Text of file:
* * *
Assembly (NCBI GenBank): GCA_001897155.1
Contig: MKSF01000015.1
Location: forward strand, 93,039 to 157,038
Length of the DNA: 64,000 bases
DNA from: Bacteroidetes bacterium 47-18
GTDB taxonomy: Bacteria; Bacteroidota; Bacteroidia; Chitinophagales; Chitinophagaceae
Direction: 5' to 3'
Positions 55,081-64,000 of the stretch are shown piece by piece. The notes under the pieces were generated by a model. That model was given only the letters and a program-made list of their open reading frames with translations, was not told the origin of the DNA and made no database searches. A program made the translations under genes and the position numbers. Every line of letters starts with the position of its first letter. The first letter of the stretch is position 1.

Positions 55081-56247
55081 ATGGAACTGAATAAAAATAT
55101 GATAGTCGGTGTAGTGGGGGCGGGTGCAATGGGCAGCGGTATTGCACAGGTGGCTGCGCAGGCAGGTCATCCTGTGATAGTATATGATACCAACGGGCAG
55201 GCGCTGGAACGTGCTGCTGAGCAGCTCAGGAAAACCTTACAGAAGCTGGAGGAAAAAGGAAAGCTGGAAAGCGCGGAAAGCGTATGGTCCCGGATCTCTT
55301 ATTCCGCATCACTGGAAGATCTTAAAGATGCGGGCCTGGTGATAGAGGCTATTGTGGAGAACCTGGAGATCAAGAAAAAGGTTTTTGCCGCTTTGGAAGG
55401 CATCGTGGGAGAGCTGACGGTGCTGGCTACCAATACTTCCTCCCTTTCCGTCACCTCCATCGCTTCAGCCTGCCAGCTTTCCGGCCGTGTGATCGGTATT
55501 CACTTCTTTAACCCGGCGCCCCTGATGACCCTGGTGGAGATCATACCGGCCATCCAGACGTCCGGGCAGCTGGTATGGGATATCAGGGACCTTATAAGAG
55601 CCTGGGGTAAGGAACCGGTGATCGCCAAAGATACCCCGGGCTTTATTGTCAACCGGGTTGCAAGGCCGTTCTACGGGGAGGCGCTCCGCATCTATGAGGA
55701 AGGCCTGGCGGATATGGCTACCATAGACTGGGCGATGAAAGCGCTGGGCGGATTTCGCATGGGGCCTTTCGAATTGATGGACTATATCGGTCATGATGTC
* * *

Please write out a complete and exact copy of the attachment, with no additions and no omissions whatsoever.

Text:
Assembly (NCBI GenBank): GCA_001897155.1
Contig: MKSF01000015.1
Location: forward strand, 93,039 to 157,038
Length of the DNA: 64,000 bases
DNA from: Bacteroidetes bacterium 47-18
GTDB taxonomy: Bacteria; Bacteroidota; Bacteroidia; Chitinophagales; Chitinophagaceae
Direction: 5' to 3'
Positions 55,081-64,000 of the stretch are shown piece by piece. The notes under the pieces were generated by a model. That model was given only the letters and a program-made list of their open reading frames with translations, was not told the origin of the DNA and made no database searches. A program made the translations under genes and the position numbers. Every line of letters starts with the position of its first letter. The first letter of the stretch is position 1.

Positions 55081-56247
55081 ATGGAACTGAATAAAAATAT
55101 GATAGTCGGTGTAGTGGGGGCGGGTGCAATGGGCAGCGGTATTGCACAGGTGGCTGCGCAGGCAGGTCATCCTGTGATAGTATATGATACCAACGGGCAG
55201 GCGCTGGAACGTGCTGCTGAGCAGCTCAGGAAAACCTTACAGAAGCTGGAGGAAAAAGGAAAGCTGGAAAGCGCGGAAAGCGTATGGTCCCGGATCTCTT
55301 ATTCCGCATCACTGGAAGATCTTAAAGATGCGGGCCTGGTGATAGAGGCTATTGTGGAGAACCTGGAGATCAAGAAAAAGGTTTTTGCCGCTTTGGAAGG
55401 CATCGTGGGAGAGCTGACGGTGCTGGCTACCAATACTTCCTCCCTTTCCGTCACCTCCATCGCTTCAGCCTGCCAGCTTTCCGGCCGTGTGATCGGTATT
55501 CACTTCTTTAACCCGGCGCCCCTGATGACCCTGGTGGAGATCATACCGGCCATCCAGACGTCCGGGCAGCTGGTATGGGATATCAGGGACCTTATAAGAG
55601 CCTGGGGTAAGGAACCGGTGATCGCCAAAGATACCCCGGGCTTTATTGTCAACCGGGTTGCAAGGCCGTTCTACGGGGAGGCGCTCCGCATCTATGAGGA
55701 AGGCCTGGCGGATATGGCTACCATAGACTGGGCGATGAAAGCGCTGGGCGGATTTCGCATGGGGCCTTTCGAATTGATGGACTATATCGGTCATGATGTC